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Topic: completely new to sewing  (Read 683 times)
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« on: June 13, 2008 09:54:23 AM »

I am completely new to sewing.  I am a knitter (a slow one at that!) But I decided that I wanted to sew now too.  Mostly because I wanted to make cuddle sacks and toys for my ferrets.  So I bought a machine and made a few cuddle sacks then a big one for my small dog and I thought to myself hey I can do this!  So I got a bright idea, lets make clothes!!!  YAY.  got a pattern and tons of fabric for the pattern, enough for mistake wiggle room, think 8 yards is enough? (it wasway cheap too)  I sat down to read the pattern and get started and WHAT IN GODS NAME ARE THEY TALKING ABOUT!?!?!?!  before now sewing meant go buy those iron on things and iron it together.

What is a nap?  other then what my dogs do all day
Baste?  thinking it goes in the oven with some juice like things all over it
Selvages?  like salvage...pluck something from the garbage? 

Right now with my complete lack of understanding I may end up sleeping while I burn fabric and garbage in the oven.  Ok maybe it wont be that bad.  But if I could get some help understanding these definitions, and if there are more I am going to need to know, I am all up for learning new words. I think that would be great.
Oh yeah the whole 45" and 60" thing what does that mean? 

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« Reply #1 on: June 13, 2008 10:13:15 AM »


Okay, the best way to explain nap is to ask if you're using suede, or corduroy?  If you are, then hold the fabric up to a window with the "furry" or good part showing.  Now turn the fabric in the opposite direction (90 degree turn) with the "furry" or good part still showing.  Do you see the difference?  That's the nap.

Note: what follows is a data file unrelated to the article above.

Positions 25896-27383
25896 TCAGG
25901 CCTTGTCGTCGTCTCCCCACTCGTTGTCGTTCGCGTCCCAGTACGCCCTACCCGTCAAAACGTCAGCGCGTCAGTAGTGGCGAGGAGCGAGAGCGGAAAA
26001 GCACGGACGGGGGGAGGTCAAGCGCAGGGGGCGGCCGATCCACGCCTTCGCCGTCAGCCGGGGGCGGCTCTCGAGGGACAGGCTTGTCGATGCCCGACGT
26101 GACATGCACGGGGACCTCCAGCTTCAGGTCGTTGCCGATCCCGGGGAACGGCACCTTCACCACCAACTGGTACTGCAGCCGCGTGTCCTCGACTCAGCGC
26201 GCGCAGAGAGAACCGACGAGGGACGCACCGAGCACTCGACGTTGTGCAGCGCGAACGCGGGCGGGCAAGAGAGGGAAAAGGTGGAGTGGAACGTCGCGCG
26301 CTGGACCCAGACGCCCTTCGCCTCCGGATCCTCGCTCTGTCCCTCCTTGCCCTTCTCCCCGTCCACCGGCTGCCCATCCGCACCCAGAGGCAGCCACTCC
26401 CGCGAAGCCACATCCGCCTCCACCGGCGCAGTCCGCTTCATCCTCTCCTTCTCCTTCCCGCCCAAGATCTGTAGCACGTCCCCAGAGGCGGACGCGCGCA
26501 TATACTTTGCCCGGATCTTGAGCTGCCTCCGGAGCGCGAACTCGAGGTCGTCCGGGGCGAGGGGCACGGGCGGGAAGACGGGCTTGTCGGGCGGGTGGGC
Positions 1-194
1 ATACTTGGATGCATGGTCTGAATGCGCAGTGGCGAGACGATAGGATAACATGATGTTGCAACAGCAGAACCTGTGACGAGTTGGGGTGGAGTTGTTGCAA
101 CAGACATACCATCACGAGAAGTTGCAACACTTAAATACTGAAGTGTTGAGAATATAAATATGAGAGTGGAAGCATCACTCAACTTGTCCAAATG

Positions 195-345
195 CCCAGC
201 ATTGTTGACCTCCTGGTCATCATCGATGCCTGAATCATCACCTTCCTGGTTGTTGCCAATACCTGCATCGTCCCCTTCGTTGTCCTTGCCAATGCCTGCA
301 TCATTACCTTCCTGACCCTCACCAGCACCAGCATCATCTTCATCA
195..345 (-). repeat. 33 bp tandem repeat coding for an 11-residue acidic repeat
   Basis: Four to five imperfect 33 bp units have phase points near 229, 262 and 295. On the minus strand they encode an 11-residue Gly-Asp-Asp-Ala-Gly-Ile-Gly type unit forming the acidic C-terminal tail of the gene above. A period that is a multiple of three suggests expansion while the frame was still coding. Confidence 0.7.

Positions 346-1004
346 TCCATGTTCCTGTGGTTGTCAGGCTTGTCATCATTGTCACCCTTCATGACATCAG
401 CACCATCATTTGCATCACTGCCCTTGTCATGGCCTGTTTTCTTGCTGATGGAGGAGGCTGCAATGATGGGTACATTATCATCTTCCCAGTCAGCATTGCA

When you cut fabric with a nap (like suede or corduroy) you want all the pattern pieces laid out with the nap going in the same direction.  If you don't, you'll get a two-tone outfit that will look awful (unless of course, you are making a design statement).

Until I got used to laying out napped fabrics, I took a piece of chalk and wrote directly on the fabric "Top" at the top end and "Bottom" at the bottom, with a bunch of arrows pointing in one direction, the full length. 

8 yards does seem like a lot, but because it was so inexpensive, experiment.  Have fun.  Even if you make a mistake, consider it a learning experience.  I've always worn all my mistakes! LOL. 

I'd also recommend buying a sewing reference guide such as Sewing for Dummies if one exists; and I'm sure it probably does.  I started with a Vogue Book of Sewing.  It was written before computerized sewing machines and things like iron on interfacing, but I still refer to it sometimes. 

You are lucky that there is an Internet, because there's plenty of free advice.  Just google what you need to know and I'll bet someone has blogged it.  There are plenty of free patterns too. 

I took the handmade pledge at birth
« Reply #2 on: June 13, 2008 09:41:17 PM »

Basting is long stitches that are intended to hold temporarily. It's also used prior to ruffling fabric.

Selvedge is the factory edge.
Things like fleece you may not notice anything special on  the selvedges at all, but most fabrics have writing (company name, collection name, random stuff like "made in USA") as well as color dots for most prints. Obviously you don't want these to show in finished garments but they also serve as big location markers for you when laying out your pattern pieces.

45" and 60" (the " is inches) are the two most common widths garment fabrics come in.
If you've bought 44/45" wide fabric use that guide for laying out your pieces, if you bought 60" fabric, use that guide. Look at the end of the cardboard bolt when shopping, it will tell you the width, maker, fiber content & washing instructions. For anything you already own, measure selvadge to selvadge.
Fabrics also come in 30", 90", 120" widths. 30" being a lot less common than it used to be and the larger ones are for upholstry & quilting.

Keep asking questions! Smiley
« Reply #3 on: June 13, 2008 10:05:04 PM »

Hey thanks for the info.  Now to see if I can put something together Smiley

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